Category Archives: Farming

Anything to do with farming big or small, plantations and husbandry.

From Dominica – Jacoway Inn, Part 3

Overlooking the Gardens below from the top floor balcony.

Overlooking the Gardens below from the top floor balcony.

The Jacoway Inn, Dominica : Storming Back To Business, Part 3

The day before Cat 5 Hurricane Maria hit Dominica on the night of September 17th 2017, views from the lovely gardens of Jacoway Inn were somewhat restricted by the tall hedges of shrubs and trees, providing shade and privacy.

This changed overnight, and now eight months later the property boundaries of bright oranges, yellows and greens of tall crotons are regrown. Before long, overlooking the surrounding banana gardens and the few neighbouring homes will only be possible from the upper floors of the Inn.
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From Dominica : Jacoway Inn, part 2

Jacoway Inn Gazebo

The Gazebo

The Jacoway Inn, Dominica : Storming Back To Business, Part 2

Inland, behind the bayside village of Calibishie resides the main part of a very international community along the several spectacular ridges and valleys which lead down to the beach and bay. New, architecturally designed expensive homes are dotted along the ridge summits amongst banana gardens, grazing cattle, and borderless, family smallholdings, enjoying panoramic views to the village below and the Atlantic beyond.

Up here, the hurricane blasted trees take their time to grow new branches, but on the ground, good husbandry has ensured that all the massive, dead branches have been cleared away and recycled elsewhere. Continue reading

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Great Plantations Make Great Houses

Great Plantations Make Great Houses

Great Houses

Great Houses

There are very few Great Houses left in the islands and even fewer on the market. Conversely there are many many large properties available for eco-farming projects which could be made special and become a countryside heritage highlight with the addition of Great House architecture.  So why not design and build your own Great House?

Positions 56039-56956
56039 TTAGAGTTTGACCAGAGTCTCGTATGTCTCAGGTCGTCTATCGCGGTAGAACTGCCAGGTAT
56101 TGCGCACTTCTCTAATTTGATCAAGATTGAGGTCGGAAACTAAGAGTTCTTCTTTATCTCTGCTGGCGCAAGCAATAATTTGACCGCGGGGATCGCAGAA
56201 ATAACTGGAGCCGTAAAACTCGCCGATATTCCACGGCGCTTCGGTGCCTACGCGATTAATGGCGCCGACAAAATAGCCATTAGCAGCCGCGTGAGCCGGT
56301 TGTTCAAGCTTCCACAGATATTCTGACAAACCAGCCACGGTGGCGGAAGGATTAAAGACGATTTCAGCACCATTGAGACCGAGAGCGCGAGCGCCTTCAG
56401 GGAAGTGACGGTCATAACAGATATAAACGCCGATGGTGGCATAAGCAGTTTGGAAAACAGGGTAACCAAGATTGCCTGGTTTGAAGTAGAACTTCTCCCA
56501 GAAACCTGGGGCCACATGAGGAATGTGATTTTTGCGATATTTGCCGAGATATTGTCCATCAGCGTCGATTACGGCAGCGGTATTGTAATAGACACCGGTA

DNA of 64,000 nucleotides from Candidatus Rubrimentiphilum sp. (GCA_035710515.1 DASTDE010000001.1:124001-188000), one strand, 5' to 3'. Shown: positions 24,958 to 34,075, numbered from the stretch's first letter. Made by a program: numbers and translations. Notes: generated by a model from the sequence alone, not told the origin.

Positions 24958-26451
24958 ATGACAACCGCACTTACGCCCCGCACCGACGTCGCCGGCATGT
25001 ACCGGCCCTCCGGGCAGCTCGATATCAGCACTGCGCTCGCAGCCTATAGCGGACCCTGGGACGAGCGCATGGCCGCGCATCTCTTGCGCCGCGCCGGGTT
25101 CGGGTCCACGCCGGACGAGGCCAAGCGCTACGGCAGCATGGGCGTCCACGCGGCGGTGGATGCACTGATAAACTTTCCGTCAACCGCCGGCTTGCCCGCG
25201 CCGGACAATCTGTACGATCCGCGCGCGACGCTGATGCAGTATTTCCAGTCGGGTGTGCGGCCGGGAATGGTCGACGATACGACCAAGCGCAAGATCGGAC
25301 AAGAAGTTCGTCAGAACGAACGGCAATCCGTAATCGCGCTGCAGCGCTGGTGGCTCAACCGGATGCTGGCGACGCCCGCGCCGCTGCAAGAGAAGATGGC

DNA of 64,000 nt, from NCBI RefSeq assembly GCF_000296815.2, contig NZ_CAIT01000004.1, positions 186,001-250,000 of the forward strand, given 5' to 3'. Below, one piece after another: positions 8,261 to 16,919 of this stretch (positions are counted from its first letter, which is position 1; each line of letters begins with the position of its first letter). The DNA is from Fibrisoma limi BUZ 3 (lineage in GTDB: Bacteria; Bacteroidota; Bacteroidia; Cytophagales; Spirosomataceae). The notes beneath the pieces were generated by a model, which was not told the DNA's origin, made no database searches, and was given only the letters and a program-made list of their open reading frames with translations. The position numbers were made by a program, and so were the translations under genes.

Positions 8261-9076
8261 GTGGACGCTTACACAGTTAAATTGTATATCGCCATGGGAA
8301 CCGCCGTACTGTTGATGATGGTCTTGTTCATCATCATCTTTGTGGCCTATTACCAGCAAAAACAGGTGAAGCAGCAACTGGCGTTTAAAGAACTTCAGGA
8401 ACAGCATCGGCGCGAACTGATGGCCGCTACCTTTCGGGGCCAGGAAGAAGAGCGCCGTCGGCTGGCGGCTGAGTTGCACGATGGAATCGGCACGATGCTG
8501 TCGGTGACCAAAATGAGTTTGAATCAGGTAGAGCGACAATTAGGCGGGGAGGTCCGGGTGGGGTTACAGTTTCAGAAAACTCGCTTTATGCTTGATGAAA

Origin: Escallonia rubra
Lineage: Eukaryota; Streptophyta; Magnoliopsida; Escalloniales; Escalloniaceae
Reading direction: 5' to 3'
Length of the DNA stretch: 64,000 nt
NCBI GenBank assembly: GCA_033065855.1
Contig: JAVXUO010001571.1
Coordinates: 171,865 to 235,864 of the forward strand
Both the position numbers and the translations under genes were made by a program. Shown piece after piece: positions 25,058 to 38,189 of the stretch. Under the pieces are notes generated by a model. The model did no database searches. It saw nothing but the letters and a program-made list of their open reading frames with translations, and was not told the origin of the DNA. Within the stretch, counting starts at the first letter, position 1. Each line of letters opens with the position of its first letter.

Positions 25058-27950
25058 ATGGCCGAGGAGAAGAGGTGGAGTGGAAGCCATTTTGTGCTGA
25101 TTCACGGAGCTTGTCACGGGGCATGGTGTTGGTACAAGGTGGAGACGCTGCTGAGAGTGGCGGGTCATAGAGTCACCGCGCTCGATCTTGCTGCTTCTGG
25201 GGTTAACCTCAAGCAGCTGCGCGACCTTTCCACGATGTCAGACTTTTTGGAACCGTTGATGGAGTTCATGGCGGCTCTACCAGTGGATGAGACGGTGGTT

By the end of the 16th century Plantation Great Houses were being built by the Dutch, French, British and Spanish throughout the Caribbean islands.

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5 Steps to Starting a Small Tropical Vegetable Garden

5 Steps to Starting a Small Tropical Vegetable Garden

Vegetables grown at a Dominican home.

Vegetables grown at a Dominican home.

If you are living in the tropical Caribbean, you may be interested in taking full advantage and try your hand at living off the land. A tropical environment is very conducive to growing your own fresh foods, and there are so many benefits to growing your own food (better nutrition, lower cost, etc).

Fruits tend to grow more successfully in this part of the world, however, you can also have a great deal of luck growing your own vegetables. Read on to find out useful tips for growing your own vegetable patch in the Caribbean.
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Breadfruit Coffee Chocolate Dessert

Breadfruit Coffee Chocolate Dessert with white and dark rums

Breadfruit coffee chocolate dessert

Breadfruit Coffee Chocolate Dessert – made with ingredients from the garden.

I try to create recipes using as much of what we grow in the gardens as possible.

Sometimes the combination seems odd, a fusion of European, Asian and Caribbean but it makes for some interesting results.

This recipe includes our home grown coffee, cocoa from last years crop, green breadfruit which is just coming into season, and our own limes.   It comes out almost like an Italian tiramisu, but we think, even better!

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Eat Local and Get Farming – Solutions to the Global Food Crisis

Solutions to the Global Food Crisis

Food shortages and increasing hunger are making news all over the world. As small islands, we in the Caribbean rely on many imported products. However as fuel costs rise, it forces up the price of these goods and shortages in global production mean that we definitely need to think seriously about making the most of locally available goods.

I’ve been doing an informal assessment of my daily diet to see what proportion is local versus the amount is from overseas. Overall I’ve been doing pretty well anyway but this simple analysis has shifted some habits. For instance, I realized that breakfast I was eating a lot of oats with dried fruits all of which are imported, so even though I still enjoy an occasional bowl of oats porridge I have instead been eating breakfasts of plantain and salad with home-made fruit juices and cocoa tea. To further experiment with local ingredients I recently made green banana porridge too which was interesting. It’s not really a substitute for the oats but a new flavour that adds variety and makes an alternative use of this local staple.
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